Thursday, May 26, 2016

And, now, for something different...

Me with Granddad Stradling, 1981
I'm still a little dumbfounded by how seemingly quickly I lost interest in blogging.  I guess I can chalk it up to several factors: (1) I became "written out" on most of the topics that prompted me to start this blog in late 2007; (2) my constant mal de debarquement-related cognitive fatigue has made it much harder for me to think, much less to write; (3) various subjects, particularly domestic politics, have become so depressing to contemplate that I choose not to think much about them; and (4) I always felt like I needed to write about at least four or five topics to make a decent post.

The attached photo is from January 1981.  I had just returned from my church mission in Chile (which explains the tanned face and arms, as it had been summer in the southern hemisphere), and my parents were taking me up to BYU.  En route, we stopped off to see my maternal grandfather B.H. Stradling in Farmington, NM, and it turned out to be the last time I saw him before he died the following year.  Risibly, I was still wearing the "John Travolta" disco 'do that I'd managed to acquire from one of my missionary companions.

My struggles at work are ongoing, although I'm amazed that I've managed to scrape through a few more months since my "funnel" post (below).  I've investigated my retirement options.  I could start the process now of filing a long-term disability (LTD) claim, taking all my accrued sick leave and getting all the records and documentation ready for the insurer.  I've hesitated to take that leap, however, at least until I approach my 25-year service anniversary (in July 2017), because (a) I know the LTD claim represents a minefield (and the only real advocate I will have, barring my hiring a lawyer, will be my primary-care physician), and (b) there are significant financial advantages to reaching 25 years of service with the company, regardless of the outcome of my LTD claim (whenever I choose to submit it).  I can't shake the feeling that I'm totally "whiffing" in my current position, however, and thus I keep looking for a way out.  Even a "conventional" buying position in another Procurement department would probably reduce my distractions, and the insufferable level of minutiae that I now face, sufficiently for me to get through another year or two.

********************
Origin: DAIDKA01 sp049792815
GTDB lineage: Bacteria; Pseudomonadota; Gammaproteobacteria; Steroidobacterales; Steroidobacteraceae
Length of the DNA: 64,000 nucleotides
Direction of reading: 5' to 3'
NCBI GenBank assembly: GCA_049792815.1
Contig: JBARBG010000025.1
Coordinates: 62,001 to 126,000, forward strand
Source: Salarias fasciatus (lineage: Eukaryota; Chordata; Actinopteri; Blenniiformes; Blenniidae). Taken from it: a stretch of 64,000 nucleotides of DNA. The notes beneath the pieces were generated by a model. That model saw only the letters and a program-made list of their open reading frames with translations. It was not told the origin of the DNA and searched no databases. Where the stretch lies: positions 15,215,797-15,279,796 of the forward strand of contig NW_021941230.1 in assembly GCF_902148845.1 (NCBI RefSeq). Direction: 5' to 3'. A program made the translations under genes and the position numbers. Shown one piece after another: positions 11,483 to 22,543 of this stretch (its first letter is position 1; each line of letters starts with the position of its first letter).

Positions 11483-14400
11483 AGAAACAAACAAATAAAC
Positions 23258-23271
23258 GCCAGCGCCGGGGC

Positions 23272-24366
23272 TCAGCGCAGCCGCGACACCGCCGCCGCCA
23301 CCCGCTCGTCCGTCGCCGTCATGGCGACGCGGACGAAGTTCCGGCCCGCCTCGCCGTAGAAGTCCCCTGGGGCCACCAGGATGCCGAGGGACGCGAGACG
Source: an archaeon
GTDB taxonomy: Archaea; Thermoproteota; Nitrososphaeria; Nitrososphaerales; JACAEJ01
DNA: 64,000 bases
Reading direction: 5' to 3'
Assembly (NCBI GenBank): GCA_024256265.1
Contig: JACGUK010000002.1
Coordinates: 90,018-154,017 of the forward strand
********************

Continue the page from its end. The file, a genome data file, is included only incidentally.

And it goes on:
We were disappointed to learn that our daughter-in-law Cait decided to divorce our son Darren.  Cait apparently determined that she didn't believe in the LDS Church, and that, since her relationship with Darren was based almost entirely on church membership, she no longer had any reason to stay married to him.  Thankfully, Darren has managed to keep himself above the waves of despondency, quickly concluding that his future happiness depends on having a faithful Mormon wife (and that there are plenty of good prospects out there in that regard).  Darren and Cait have decided to part on amicable terms -- which makes Darren a much better man than I -- and thus he will be able to make a clean start when he comes back to Albuquerque to begin his doctorate studies this fall at UNM.  Kiley and Sam will almost certainly leave Albuquerque, and end up doing an ophthalmology residency in San Antonio, after Sam graduates from medical school next spring; however, it will be fun to have all our kids here for a while, anyway.